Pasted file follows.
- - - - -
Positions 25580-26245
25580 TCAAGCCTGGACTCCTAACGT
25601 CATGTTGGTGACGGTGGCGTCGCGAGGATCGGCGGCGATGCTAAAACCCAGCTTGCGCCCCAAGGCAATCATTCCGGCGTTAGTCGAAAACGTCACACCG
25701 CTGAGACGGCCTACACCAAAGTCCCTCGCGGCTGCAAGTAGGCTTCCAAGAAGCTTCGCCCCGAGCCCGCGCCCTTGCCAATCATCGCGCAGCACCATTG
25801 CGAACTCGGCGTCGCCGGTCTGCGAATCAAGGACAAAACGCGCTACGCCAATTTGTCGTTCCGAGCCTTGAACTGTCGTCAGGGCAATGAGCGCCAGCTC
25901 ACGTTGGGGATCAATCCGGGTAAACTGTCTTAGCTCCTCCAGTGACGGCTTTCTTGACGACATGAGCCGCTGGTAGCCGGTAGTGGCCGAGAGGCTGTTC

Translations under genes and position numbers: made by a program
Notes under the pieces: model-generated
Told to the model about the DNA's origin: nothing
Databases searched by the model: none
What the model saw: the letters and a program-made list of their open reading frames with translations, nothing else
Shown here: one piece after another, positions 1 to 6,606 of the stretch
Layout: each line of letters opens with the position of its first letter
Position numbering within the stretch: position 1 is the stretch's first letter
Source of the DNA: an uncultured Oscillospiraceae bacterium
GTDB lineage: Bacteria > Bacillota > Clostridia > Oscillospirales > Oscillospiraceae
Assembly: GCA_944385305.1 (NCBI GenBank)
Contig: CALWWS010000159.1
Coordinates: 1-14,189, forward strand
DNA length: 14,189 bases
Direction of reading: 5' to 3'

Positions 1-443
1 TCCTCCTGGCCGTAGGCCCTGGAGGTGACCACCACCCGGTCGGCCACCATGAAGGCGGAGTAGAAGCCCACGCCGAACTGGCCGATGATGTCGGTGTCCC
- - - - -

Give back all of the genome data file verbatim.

Positions 25580-26245
25580 TCAAGCCTGGACTCCTAACGT
25601 CATGTTGGTGACGGTGGCGTCGCGAGGATCGGCGGCGATGCTAAAACCCAGCTTGCGCCCCAAGGCAATCATTCCGGCGTTAGTCGAAAACGTCACACCG
25701 CTGAGACGGCCTACACCAAAGTCCCTCGCGGCTGCAAGTAGGCTTCCAAGAAGCTTCGCCCCGAGCCCGCGCCCTTGCCAATCATCGCGCAGCACCATTG
25801 CGAACTCGGCGTCGCCGGTCTGCGAATCAAGGACAAAACGCGCTACGCCAATTTGTCGTTCCGAGCCTTGAACTGTCGTCAGGGCAATGAGCGCCAGCTC
25901 ACGTTGGGGATCAATCCGGGTAAACTGTCTTAGCTCCTCCAGTGACGGCTTTCTTGACGACATGAGCCGCTGGTAGCCGGTAGTGGCCGAGAGGCTGTTC

Translations under genes and position numbers: made by a program
Notes under the pieces: model-generated
Told to the model about the DNA's origin: nothing
Databases searched by the model: none
What the model saw: the letters and a program-made list of their open reading frames with translations, nothing else
Shown here: one piece after another, positions 1 to 6,606 of the stretch
Layout: each line of letters opens with the position of its first letter
Position numbering within the stretch: position 1 is the stretch's first letter
Source of the DNA: an uncultured Oscillospiraceae bacterium
GTDB lineage: Bacteria > Bacillota > Clostridia > Oscillospirales > Oscillospiraceae
Assembly: GCA_944385305.1 (NCBI GenBank)
Contig: CALWWS010000159.1
Coordinates: 1-14,189, forward strand
DNA length: 14,189 bases
Direction of reading: 5' to 3'

Positions 1-443
1 TCCTCCTGGCCGTAGGCCCTGGAGGTGACCACCACCCGGTCGGCCACCATGAAGGCGGAGTAGAAGCCCACGCCGAACTGGCCGATGATGTCGGTGTCCC